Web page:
Probably these local anomalies will fade with as little left behind them as a day of unsettled weather.   Yet possibly, years later, after the smoke from the Zombie Apocalypse has cleared, historians will gasp:  My God.  So that hamlet was the new Sunnydale -- the location of the Hellmouth.


[Update 25 October 2013]  On the matter of  Can we ever really know anything about what happens -- From this coming Sunday’s NYTimes Book Review:

Kennedy, the Elusive President

With roughly 40,000 books about John F. Kennedy published to date, and hundreds planned on the 50th anniversary of his assassination next month, why is it we still know so little about the man and the president?

Sunday, October 20, 2013

Vowon man nicht sprechen kann, darüber muss man schweigen

[Herewith the latest update to our survey of French politics as viewed through the particular prism of the New York Times.  The full essay can be read here.]

This morning’s New York Times published an article, datelined Paris, which  from a European perspective  is astonishing in its candor:

Are the Roma Primitive, or Just Poor?

In fact, even for America, the notion that any ethnicity, now matter how primitive, could be publically discribed as, err, “primitive” (of course with chaperoning quotes) is no longer widely accepted.
I monitor the French press daily (though not intensively), and have never encountered a depiction as unvarnished as this:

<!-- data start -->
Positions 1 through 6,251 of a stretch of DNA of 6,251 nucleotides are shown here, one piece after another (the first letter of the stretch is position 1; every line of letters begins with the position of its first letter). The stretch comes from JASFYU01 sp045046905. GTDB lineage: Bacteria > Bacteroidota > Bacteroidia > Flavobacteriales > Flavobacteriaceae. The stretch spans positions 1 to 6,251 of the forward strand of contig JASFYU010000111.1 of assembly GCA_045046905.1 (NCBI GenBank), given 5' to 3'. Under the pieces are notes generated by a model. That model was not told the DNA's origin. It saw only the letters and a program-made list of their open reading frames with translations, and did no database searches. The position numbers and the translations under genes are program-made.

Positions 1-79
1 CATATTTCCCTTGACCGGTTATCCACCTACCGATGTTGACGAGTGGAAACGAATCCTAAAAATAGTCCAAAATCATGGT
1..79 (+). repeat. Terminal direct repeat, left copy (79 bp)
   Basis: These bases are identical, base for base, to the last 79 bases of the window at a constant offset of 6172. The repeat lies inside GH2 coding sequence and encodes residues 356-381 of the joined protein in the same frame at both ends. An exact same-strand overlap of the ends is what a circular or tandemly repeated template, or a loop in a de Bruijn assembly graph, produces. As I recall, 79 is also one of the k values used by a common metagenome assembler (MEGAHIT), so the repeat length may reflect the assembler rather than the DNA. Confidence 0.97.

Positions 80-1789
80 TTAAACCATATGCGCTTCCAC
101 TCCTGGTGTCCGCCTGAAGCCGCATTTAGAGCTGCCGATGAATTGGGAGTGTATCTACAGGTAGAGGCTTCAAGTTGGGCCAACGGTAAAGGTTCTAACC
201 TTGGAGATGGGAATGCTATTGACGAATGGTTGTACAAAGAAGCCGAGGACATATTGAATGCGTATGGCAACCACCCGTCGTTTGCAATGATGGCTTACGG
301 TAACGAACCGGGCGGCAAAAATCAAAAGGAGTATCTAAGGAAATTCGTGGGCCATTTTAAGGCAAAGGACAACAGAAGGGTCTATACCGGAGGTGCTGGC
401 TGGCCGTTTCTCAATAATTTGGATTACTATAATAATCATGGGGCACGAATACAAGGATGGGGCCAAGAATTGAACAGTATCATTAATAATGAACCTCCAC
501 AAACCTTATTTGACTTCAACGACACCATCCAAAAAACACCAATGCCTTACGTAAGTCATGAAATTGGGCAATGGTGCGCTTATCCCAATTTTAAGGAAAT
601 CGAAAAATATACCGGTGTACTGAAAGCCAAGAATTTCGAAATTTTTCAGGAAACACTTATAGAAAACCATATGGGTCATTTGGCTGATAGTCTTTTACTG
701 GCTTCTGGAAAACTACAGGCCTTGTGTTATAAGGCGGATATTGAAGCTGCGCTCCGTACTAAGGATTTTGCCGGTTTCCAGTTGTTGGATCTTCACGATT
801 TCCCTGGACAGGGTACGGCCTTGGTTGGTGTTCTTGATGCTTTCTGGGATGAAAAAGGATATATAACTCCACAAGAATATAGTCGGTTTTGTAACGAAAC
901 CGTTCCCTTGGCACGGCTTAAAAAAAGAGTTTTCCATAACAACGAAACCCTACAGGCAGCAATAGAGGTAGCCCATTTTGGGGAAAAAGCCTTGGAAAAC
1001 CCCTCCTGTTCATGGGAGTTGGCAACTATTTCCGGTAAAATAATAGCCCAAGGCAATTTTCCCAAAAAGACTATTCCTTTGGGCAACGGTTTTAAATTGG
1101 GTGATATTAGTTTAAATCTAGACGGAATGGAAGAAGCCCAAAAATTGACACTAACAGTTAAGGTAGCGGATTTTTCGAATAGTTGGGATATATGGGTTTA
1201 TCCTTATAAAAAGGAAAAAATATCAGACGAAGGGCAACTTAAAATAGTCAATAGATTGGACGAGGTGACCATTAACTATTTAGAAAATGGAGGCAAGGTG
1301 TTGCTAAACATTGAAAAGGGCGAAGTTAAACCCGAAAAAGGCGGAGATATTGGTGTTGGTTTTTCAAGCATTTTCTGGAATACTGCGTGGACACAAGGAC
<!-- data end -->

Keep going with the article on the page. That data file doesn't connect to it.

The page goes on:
THE cluster of Roma, handcuffed and caged-in behind glass walls, listened in silence as prosecutors accused them in court of selling child brides for up to about $270,000 in cash, valuing them based on their ability to steal. In a case that has riveted France, the prosecutors accused three family clans from Croatia of grooming girls and boys as young as 11 to steal as part of a gang that committed 100 robberies in France, Belgium and Germany in 2011.
One 20-year-old witness told the court he had stolen about $600,000 in cash and jewels for his parents, or more than $7,000 a month, since age 13. Less skilled thieves could face punishment, including beatings by Roma elders.
All but one of the 27 accused were convicted on Oct. 11 in Nancy, in eastern France, of forcing the children to steal, and received sentences from two to eight years. At the top of the network was a 66-year-old grandmother.
The case highlighted an increasingly rancorous debate here and across Europe about what some politicians call, rather ominously, the “Roma question,” a reference to the nomadic people, also known as Gypsies, who came from India to Europe centuries ago. An estimated 11 million are scattered across Europe.